With continuously increasing energy costs, pump manufacturers must provide energy efficient solutions for fluid transfer. Besides hydraulically optimizing current technology, manufacturers are launching a number of new, highly efficient electrical drives and powerful control systems.
With the focus on optimizing current and new technology, the savings that can be generated with dimensioning a pipeline and specifying the right duty point for a pump in the planning phase are often underestimated.
Pump Power Requirements
A sample calculation will help illustrate the savings potential. A pump's duty point is usually defined by the required flow and the related pressure. The latter is often indicated as head. For turbulent flows of Newtonian fluids, the correlation between pressure loss and head follows a quadratic relationship. Formula 1 applies to a closed pipe system with a static pressure of zero:
H ~ Q2
H = Head
F = Flow
Formula 1. Dependency of head and flow in closed pipe system.
The power requirement of a centrifugal pump is defined in Formula 2.
P1 = Q • H • p • g
P1 =Power input
p = Density of the medium
g = Gravitational acceleration
ηges = Total efficiency of the unit
Formula 2. Power requirement of a centrifugal pump
Formula 2 implies a flow increase increases the power requirement by a factor of three. In other words, over-sizing the flow by 5 percent results in an increase of the energy demand by more than 15 percent (at constant efficiency). An increased flow of 10 percent raises the energy consumption to 30 percent.
Conversely, the influence of flow on the completion of the flow task depends in a high degree on the application. A heating system, for example, will reach more than 80 percent of its heating power if only half of the flow is provided. In contrast, an undersized pump in the sewage or process technology can cause fatal consequences.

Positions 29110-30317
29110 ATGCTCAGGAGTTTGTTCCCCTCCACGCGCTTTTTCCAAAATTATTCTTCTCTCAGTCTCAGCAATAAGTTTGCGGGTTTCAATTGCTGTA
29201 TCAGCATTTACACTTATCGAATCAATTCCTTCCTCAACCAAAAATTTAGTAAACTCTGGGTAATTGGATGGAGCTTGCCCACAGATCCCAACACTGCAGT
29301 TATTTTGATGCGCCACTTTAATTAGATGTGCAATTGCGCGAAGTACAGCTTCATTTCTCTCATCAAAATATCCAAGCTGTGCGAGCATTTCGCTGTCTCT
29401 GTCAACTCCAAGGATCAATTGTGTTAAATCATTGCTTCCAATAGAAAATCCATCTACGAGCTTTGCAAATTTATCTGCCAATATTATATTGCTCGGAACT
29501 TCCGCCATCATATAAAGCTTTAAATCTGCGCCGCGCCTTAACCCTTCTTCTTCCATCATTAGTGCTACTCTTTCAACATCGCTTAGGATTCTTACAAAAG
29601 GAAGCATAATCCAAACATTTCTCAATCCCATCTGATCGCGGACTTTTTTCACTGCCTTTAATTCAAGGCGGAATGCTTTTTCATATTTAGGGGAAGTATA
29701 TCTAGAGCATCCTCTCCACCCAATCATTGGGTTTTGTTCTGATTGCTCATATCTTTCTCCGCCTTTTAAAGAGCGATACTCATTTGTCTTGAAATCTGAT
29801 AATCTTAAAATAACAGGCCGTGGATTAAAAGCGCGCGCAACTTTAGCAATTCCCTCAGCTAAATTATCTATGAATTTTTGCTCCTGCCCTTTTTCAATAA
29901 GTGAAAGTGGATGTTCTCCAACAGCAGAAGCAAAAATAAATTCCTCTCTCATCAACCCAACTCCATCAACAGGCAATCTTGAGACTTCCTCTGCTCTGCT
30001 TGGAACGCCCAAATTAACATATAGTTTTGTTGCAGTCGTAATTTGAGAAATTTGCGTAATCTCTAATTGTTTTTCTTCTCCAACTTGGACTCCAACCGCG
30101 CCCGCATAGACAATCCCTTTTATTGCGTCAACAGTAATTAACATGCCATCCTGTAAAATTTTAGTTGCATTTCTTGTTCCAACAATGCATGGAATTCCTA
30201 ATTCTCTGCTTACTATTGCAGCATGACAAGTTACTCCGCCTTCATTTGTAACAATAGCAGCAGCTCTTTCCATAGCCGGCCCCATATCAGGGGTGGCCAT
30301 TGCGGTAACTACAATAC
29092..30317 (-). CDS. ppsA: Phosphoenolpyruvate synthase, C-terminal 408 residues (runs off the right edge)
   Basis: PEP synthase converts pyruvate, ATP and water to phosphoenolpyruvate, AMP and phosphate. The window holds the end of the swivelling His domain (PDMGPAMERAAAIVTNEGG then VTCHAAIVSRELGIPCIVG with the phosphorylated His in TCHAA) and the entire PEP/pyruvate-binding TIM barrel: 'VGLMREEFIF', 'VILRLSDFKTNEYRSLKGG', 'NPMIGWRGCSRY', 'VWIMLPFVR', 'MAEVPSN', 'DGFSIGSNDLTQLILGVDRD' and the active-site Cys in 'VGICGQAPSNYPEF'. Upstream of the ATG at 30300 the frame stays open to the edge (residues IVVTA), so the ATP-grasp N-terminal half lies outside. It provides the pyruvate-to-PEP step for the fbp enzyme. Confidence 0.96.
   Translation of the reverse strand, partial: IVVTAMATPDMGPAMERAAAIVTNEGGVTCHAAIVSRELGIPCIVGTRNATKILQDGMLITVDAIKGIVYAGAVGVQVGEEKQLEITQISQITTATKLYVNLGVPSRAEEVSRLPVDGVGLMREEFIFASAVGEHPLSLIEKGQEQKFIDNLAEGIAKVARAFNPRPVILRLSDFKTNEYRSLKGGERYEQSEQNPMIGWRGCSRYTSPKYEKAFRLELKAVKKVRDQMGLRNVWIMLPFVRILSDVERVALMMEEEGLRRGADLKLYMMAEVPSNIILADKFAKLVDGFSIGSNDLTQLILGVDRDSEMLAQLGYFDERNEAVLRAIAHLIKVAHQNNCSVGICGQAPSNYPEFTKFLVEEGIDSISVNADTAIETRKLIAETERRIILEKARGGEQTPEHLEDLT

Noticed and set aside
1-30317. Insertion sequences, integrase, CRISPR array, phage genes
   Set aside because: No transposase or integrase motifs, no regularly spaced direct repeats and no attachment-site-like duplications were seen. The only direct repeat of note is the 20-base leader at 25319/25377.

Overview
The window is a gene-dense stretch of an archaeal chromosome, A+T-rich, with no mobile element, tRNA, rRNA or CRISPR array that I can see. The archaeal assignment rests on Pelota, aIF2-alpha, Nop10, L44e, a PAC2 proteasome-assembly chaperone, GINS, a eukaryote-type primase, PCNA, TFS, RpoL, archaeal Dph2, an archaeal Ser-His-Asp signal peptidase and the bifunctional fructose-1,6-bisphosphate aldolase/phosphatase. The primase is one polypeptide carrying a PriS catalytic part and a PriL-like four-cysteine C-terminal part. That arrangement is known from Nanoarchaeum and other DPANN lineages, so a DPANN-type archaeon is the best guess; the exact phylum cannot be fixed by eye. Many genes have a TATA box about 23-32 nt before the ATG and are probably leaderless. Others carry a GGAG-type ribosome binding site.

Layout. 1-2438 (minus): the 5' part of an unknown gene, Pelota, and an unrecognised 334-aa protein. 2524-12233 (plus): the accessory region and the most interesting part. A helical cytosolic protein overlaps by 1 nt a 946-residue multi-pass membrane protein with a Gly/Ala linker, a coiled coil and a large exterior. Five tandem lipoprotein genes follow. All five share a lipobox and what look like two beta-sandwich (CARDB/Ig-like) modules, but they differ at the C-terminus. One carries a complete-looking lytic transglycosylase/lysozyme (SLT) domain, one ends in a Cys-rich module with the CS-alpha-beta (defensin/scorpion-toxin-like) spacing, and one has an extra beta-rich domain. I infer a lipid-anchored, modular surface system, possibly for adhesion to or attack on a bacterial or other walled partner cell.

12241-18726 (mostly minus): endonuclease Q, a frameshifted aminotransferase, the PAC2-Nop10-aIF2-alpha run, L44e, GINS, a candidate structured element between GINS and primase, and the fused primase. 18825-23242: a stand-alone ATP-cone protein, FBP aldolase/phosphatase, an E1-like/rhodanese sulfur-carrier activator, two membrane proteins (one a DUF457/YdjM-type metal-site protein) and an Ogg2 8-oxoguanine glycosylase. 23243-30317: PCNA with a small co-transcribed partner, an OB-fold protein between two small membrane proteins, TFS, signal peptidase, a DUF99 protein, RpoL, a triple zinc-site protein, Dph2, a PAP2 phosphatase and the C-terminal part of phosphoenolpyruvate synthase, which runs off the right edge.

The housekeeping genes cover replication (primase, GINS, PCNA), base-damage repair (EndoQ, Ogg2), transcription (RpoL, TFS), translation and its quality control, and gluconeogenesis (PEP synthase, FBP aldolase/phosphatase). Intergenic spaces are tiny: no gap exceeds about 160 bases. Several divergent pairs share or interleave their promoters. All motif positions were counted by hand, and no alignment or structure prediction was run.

Figure 1. Increase of power requirement follows increase of flow in closed systems.
Pump manufacturers must support users in the planning phase to guarantee effective pump use. Support can be provided via consultation during the selection process. Various pump manufacturers also offer planning tools in the form of software, particularly web based applications. While complex pipe systems require extensive calculations, applications for unbranched pipes are also available. Numerous pump manufacturers are offering free access to calculation software in combination with a pump selection program.
Web-based software in particular offers a centralized updating process directly on the server and avoids the need for installations on local PCs. In web-based software, the required flow rate has to be determined to size the pipeline and calculate the pressure loss in the second step.
Flow Rate Determination
Each centrifugal pump application has a different calculation for required flow rate. For heating pumps, for example, the required flow results from the heat requirement calculation, but the flow rate in industrial applications depends on the particular transport task and the process parameters. In many applications, international engineering standards are available (which are typically integrated in pipe calculation software programs).
According to EN 12056, the flow rate for domestic wastewater resulting from drainage can be calculated by adding the run-off coefficients of several sanitary fittings, depending on the building type (see Formula 3).
Qww = K · √ΣDU
Qww = Wastewater drainage
K = Drainage figure according to type of building
DU = Outflow value of sanitary fittings
Formula 3. Calculation of wastewater drainage according to EN 12056
Pipe calculation software programs integrate this formula and the necessary coefficients (see Figure 2).
Figure 2. Calculation of flow rate for domestic drainage water according to DIN EN 12056
Alternatively, the flow rate can be determined by the number of inhabitants of a settlement area and the specific peak flow.